8 Tips For Light Bulb Shopping
You may have heard that light bulbs are changing in 2012. On January 1st, new
standards take effect which will give you new lighting choices that are 25-30 percent more
efficient than the decades-old, incandescent bulbs that your grandparents used. Contrary to
reports, incandescent lights are NOT being banned—they are simply becoming more
Not only will these new light bulbs cut your energy bills, they’ll improve the environment by
reducing emissions from power plants due to less energy consumption.
Here’s what you need to know the next time you are looking for a new light bulb:
- Know Your Choices. There are 3:
Halogen incandescents—These look like the older bulbs, but use 25-30 percent less energy
and can last up to three times longer. A new 72-watt, energy-saving, incandescent bulb,
which replaces the old 100-watt, bulb will cost about $1.50. But each one will save you about
$3.00 over its lifetime.
Compact fluorescent lamps—CFLs are your best value. They use about 75 percent less energy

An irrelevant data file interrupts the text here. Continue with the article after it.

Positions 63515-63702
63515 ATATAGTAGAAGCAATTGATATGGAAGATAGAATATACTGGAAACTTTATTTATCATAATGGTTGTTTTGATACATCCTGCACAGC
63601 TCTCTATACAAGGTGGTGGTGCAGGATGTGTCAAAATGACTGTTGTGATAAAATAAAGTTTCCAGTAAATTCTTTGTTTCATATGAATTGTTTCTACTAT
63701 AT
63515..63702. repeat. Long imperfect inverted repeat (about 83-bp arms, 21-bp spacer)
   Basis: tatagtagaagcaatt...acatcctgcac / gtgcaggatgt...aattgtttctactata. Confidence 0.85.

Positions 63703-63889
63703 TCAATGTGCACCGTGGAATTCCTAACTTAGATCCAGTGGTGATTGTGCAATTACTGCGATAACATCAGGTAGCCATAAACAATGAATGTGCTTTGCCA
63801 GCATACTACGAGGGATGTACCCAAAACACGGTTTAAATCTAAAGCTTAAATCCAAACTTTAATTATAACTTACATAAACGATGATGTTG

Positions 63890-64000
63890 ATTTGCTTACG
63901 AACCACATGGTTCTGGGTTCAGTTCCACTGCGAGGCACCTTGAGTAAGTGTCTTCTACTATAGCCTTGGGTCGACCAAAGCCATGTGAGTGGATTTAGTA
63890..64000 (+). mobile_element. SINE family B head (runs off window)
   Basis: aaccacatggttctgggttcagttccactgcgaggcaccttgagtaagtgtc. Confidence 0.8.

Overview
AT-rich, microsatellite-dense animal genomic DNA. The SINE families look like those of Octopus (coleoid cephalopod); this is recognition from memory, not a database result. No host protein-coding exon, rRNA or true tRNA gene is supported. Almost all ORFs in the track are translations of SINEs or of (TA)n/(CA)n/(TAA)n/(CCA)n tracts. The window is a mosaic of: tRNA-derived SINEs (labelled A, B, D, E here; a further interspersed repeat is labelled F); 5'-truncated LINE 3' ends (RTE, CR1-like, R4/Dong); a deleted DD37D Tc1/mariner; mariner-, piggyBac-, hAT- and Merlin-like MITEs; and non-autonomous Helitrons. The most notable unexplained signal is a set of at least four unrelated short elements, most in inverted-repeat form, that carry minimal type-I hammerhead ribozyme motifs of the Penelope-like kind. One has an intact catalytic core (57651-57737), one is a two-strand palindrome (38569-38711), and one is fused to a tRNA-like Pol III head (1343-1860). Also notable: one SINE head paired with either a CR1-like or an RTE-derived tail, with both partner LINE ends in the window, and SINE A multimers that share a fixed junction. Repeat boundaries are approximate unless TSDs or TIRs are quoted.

than older bulbs and last up to 10 times longer. A $2.00 CFL will save you up to $50 over
the bulb’s lifetime.
Light-Emitting Diodes—LEDs will last up to 25 years (based upon usage of 3hr/day) and
save 75 percent, or more, in energy costs—but they will cost you more to buy than the other
choices. Even though LEDs today cost around $25 per bulb, they’ll still save you around
$150 over their 25-year lifetime. As they become more common, you can expect their
prices to go way down.
Use lumens, not watts, to get the right brightness: Watts are the amount of energy used, not how bright the light is. Lumens indicate brightness. The lumen-watt equivalents to the old incandescents are approximately:
- 40 watts = 450 lumens
- 60 watts = 800 lumens
- 75 watts = 1,100 lumens
- 100 watts = 1,600 lumens
In other words, if you are trying to replace your old, inefficient, 60-watt, incandescent bulb with a
bulb that gives off the same amount of light, look for one around 800 lumens.
Check the Light “Color”: Light color is measured on the Kelvin (K) temperature scale. Lower K numbers means more yellow light and higher K numbers mean whiter or bluer light. To match the color of older, traditional incandescents, often described as “warm white”, look for 2,700-3,000 K. For a whiter light, look for 3,500 to 4,100 K, and for a bluer light, look for 5,000-6,500 K.